The Tomb of the Unknown Soldier is both a moving tribute to those who have died in American wars and a reminder of how war steals human dignity. An unidentified soldier from each of the major American conflicts of the 20th century have been laid to rest in the monument at Arlington National Cemetery in Virginia. Represented are World War I, World War II, the Korean War, and the Vietnam War.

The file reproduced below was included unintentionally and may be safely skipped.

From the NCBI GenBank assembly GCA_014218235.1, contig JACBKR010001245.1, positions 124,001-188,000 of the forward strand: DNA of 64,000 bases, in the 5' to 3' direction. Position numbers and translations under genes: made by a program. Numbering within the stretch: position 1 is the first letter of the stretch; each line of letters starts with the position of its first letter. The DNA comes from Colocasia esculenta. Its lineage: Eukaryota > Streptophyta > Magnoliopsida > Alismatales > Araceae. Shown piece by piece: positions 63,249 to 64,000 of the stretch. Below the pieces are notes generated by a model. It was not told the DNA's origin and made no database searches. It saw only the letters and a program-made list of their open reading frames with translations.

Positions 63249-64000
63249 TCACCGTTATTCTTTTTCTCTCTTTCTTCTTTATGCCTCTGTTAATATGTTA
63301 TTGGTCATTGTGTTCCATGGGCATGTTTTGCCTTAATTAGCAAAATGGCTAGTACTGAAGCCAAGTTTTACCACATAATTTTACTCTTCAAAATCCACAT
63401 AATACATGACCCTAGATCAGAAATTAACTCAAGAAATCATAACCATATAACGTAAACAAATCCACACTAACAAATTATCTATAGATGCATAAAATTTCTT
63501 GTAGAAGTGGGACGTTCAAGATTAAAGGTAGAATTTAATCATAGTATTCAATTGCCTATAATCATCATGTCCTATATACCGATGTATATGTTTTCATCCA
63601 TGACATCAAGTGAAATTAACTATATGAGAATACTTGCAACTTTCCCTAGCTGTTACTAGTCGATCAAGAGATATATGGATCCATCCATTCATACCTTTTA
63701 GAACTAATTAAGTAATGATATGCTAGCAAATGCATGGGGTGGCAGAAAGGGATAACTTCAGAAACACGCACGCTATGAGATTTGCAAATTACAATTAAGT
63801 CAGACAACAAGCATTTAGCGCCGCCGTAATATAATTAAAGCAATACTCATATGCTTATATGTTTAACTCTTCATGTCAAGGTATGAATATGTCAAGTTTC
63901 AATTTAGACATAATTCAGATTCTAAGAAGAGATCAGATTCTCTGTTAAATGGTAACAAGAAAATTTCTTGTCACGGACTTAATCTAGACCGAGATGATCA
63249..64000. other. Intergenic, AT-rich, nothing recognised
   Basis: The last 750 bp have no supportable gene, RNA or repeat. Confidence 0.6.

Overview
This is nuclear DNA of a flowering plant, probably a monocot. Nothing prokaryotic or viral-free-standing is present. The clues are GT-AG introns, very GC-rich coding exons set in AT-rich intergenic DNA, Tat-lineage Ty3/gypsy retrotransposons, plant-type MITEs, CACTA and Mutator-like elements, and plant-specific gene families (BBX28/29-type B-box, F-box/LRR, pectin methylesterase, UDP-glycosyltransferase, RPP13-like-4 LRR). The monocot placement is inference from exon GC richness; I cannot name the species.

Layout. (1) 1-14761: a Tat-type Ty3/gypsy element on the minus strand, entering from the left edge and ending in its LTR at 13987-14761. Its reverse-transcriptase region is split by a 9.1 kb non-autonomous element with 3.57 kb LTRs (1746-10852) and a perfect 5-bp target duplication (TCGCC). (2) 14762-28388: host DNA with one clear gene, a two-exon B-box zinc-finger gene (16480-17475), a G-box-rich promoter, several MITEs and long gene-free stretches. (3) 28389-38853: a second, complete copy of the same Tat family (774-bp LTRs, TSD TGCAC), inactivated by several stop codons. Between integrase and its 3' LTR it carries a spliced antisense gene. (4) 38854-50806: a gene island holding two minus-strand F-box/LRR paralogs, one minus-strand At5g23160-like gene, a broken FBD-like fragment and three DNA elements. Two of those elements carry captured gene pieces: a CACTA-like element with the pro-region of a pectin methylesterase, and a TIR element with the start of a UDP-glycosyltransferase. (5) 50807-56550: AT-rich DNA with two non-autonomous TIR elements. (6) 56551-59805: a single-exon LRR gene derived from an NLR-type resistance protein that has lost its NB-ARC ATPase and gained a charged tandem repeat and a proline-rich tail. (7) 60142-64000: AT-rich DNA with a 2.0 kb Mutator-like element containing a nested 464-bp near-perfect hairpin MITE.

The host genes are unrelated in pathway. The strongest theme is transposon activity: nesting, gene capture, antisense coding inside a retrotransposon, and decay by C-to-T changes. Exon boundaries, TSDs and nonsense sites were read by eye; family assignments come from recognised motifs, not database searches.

The remains of the Vietnam War veteran were placed in the Tomb on Memorial Day 1984 in a ceremony attended by President Reagan, who awarded the unidentified soldier a posthumous Medal of Honor. But CBS News reporter Vince Gonzalez thought it would be more honorable to find out the unknown soldier’s identity of the latest unknown. After digging through Vietnam-era military records and unresolved missing-in-action reports, Gonzalez determined that the man was most likely Lt. Michael Blassie, an Air Force pilot from St. Louis. His plane had been shot down in May 1972, and he was never heard from again. At that time there was no way to accurately tell whether the remains were, in fact, Blassie’s. It wasn’t until 1998—14 years later—that DNA testing had advanced to a point that they were good enough to allow the Blassie family to ask the government exhume and test the remains of the Vietnam Unknown Soldier. A DNA test confirmed that the solider was Lt. Blassie. He was re-buried in a family plot in a cemetery in St. Louis.